Updated: November 26, 2006 5:49:12 PM PST

USC's Carroll deserves respect for his run


Pete Carroll is on the verge of achieving something that has not been done in many years, if ever. USC is one game away from playing for a national championship for the fourth consecutive season.

Florida State played in the first three BCS Championship Games, winning the middle one (the 1999 season). A victory at UCLA on Saturday would send the Trojans to their third, not fourth, consecutive BCS Championship Game. But don't forget that USC won a share of the 2003 title.

Pete Carroll
Stephen Dunn/Getty Images
Pete Carroll's run at USC ranks as one of the best of all-time.

Carroll gets plenty of praise. He also has a legion of skeptics, if not outright cynics. They cite the controversy over the living accommodations of Reggie Bush's parents, several mini-scandals and arrests, and wish to administer a death penalty by paper cuts, preferably with the pages of the NCAA Manual.

But take a step back and look at what Carroll has accomplished. USC is 47-3 over these four seasons. The three losses have been by a total of eight points. One went to overtime. The other two, by three and two points respectively, came down to the final seconds.

USC has replaced two Heisman Trophy-winning quarterbacks and a Heisman-winning tailback. USC has replaced seven first-round draft choices. And still the Trojans win.

They have won five consecutive Pacific-10 Conference championships and 33 consecutive home games. Carroll has won with every type of team. He has built a winner. He has won with veterans. And this season, he has taken a team that most experts considered too young and beat-up to win and driven it to the brink of another national championship.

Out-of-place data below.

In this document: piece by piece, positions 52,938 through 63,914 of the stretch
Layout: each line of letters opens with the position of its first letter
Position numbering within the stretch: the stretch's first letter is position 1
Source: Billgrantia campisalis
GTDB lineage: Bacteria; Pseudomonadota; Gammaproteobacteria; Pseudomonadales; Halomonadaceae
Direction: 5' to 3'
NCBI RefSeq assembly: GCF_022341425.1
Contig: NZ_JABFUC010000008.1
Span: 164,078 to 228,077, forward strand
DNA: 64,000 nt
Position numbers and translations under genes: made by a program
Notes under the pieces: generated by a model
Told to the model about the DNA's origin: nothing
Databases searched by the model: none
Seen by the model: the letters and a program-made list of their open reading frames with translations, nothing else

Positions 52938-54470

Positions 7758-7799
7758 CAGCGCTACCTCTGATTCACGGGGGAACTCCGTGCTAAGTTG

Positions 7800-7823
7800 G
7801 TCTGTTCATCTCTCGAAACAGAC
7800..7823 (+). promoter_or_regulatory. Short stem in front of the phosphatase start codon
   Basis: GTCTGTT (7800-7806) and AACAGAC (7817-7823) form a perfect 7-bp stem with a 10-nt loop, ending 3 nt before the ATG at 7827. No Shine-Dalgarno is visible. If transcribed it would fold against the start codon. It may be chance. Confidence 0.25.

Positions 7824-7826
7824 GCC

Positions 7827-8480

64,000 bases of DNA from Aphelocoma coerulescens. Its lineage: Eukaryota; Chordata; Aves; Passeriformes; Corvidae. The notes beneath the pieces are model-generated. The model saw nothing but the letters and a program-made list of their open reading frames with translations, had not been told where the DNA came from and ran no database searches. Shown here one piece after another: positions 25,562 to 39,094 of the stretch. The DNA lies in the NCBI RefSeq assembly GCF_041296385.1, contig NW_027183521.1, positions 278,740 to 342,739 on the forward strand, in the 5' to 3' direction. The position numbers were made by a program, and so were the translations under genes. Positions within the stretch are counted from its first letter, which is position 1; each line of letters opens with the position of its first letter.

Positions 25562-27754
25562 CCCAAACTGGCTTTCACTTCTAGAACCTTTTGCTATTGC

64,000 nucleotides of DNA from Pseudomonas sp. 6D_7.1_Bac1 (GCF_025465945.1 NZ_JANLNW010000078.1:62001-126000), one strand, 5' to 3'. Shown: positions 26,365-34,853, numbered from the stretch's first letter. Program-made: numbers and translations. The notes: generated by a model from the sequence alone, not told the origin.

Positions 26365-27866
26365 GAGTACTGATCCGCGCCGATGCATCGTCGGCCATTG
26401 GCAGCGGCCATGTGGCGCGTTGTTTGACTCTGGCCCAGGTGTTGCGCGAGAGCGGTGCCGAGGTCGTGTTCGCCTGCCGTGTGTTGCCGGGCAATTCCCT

Granted, we don't know how indelible the stain, if any, there will be on the USC record. But the sheer bulk of what Carroll has built will remain impressive long after any NCAA violation is detected. If you don't believe me, take a look at the roster of coaches in the College Football Hall of Fame. A number of coaches are there in spite of running afoul of the NCAA.

Carroll's four consecutive seasons are every bit as convincing as the best winning periods of coaches such as Bear Bryant of Alabama, Darrell Royal of Texas or Bobby Bowden of Florida State. USC, dormant for nearly two decades when Carroll arrived in December 2000, has re-established itself, and Southern California region with it, as a hotbed of college football.

It wasn't that long ago that the power in college football seemed to have permanently shifted to the portion of the Sun Belt that stretches from Miami in the southeast to College Station in the southwest. Carroll has redrawn that map. He has made USC fashionable again.


AUSTIN, Texas -- Texas A&M coach Dennis Franchione wore the smile of a relieved man after finally getting a giant monkey off his back after beating Texas.